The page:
# Particle in a Central Potential: Calculate Energies

1. Feb 2, 2014

### Xyius

Hello,

This latest homework I have been doing has been very confusing to me and I have spent hours trying to complete it. Here is a problem that I really don't know where to start. If anyone could just point me in the right direction, or let me know if my ideas are correct or not, it would be so great!

1. The problem statement, all variables and given/known data
Consider a particle in a central potential of the form..

$$V(r)=-U\frac{a}{r}e^{-\frac{r}{a}}$$

Where U>0 and a>0.

(i) Show that, if $U >> \frac{\hbar^2}{ma^2}$, in the zeroth order approximation the eigenkets and eigenenergies of the low-lying levels have the same form as in the Coulomb potential. Determine the eigenenergies to zeroth order.

(ii) Compute all corrections to those eigenenergies in first order perturbation theory. Hint: Estimate the order of magnitude of second order corrections and compute all first order corrections that are greater.

2. Relevant equations

The problem says the following equations might be useful.

$$<r^k>=\int_0^{∞}dr r^{2+k}[R_{nl}(r)]^2$$
$$<r>=\left( \frac{a_0}{2Z} \right)[3n^2-l(l+1)]$$
$$<r^2>=\left( \frac{a_0^2 n^2}{2Z^2} \right)[5n^2+1-3(l+1)]$$
$$<1/r>=\frac{Z}{n^2 a_0}$$
$$<1/r^2> = \frac{Z^2}{n^3a_0^2\left( l+\frac{1}{2} \right)}$$

3. The attempt at a solution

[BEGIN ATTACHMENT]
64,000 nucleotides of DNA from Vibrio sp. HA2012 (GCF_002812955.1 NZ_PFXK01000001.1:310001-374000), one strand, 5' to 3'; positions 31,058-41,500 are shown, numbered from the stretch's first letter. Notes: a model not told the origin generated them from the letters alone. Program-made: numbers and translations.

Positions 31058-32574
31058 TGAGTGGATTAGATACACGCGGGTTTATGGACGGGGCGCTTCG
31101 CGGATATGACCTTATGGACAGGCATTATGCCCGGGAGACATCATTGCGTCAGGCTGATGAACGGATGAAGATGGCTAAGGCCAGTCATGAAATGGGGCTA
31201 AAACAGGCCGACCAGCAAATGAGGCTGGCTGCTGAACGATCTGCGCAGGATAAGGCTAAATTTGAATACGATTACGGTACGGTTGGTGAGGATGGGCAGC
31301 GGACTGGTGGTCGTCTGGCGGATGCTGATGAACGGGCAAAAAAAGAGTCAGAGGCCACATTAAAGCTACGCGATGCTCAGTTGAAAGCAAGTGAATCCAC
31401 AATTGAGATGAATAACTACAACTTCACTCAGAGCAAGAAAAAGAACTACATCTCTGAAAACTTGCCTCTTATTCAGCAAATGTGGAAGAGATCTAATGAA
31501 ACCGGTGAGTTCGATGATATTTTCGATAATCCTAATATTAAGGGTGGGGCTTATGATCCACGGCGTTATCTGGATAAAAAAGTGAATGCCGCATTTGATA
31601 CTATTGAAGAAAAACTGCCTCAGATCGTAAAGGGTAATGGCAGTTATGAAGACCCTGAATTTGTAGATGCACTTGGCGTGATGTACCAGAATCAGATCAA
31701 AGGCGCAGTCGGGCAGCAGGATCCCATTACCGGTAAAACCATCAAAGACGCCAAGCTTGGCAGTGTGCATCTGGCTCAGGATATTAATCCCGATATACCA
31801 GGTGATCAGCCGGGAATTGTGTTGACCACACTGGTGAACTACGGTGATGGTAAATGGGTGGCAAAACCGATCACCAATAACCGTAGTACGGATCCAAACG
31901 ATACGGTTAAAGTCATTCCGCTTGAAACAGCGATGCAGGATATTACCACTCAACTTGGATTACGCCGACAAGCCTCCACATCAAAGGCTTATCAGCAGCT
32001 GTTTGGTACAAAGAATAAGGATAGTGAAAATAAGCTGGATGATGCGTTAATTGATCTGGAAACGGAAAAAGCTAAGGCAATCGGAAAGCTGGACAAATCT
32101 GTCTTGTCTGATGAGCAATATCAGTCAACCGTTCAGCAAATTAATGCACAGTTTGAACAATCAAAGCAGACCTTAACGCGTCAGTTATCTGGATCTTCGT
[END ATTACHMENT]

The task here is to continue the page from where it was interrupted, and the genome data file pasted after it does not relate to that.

For some reason, "zeroth order" is confusing me. We talked about calculating things to first and second order, and I am having some sort of "disconnect" as to what I am supposed to do. The only thing I can think of is the following.

Expand the exponential term in the central potential function.

$$V(r) \approx -U\frac{a}{r}\left[ 1-\frac{r}{a}+\frac{r^2}{2!a^2}+ \dots \right]$$

The zeroth order would be only the first term. Meaning the potential function would become..

$$V(r) \approx -U\frac{a}{r}$$

Which is of the same form as the Coulomb potential. I can then just make a substitution in the final results of the Coulomb potential and obtain the eigenenergies and eigenvectors. But I don't know where the $U >> \frac{\hbar^2}{ma^2}$ comes into play. Also, I don't understand the "Hint" in part (ii).

If anyone could steer me in the right direction it would be great!!

2. Feb 4, 2014

### Staff: Mentor

I think "zeroth order" means the powers of r here, so the zeroth order of the potential includes the first order of the exponential function. Then U>>,,, should be a reasonable thing to look at.

If you know the wavefunction (from (i)), you can let the second order of the potential (the term with r^2) act on this wavefunction. Numerical prefactors do not matter here I think, just find the correct order of whatever appears in the result (probably powers of $\frac{\hbar^2}{ma^2U} \ll 1$), and then calculate everything that has a smaller power than that.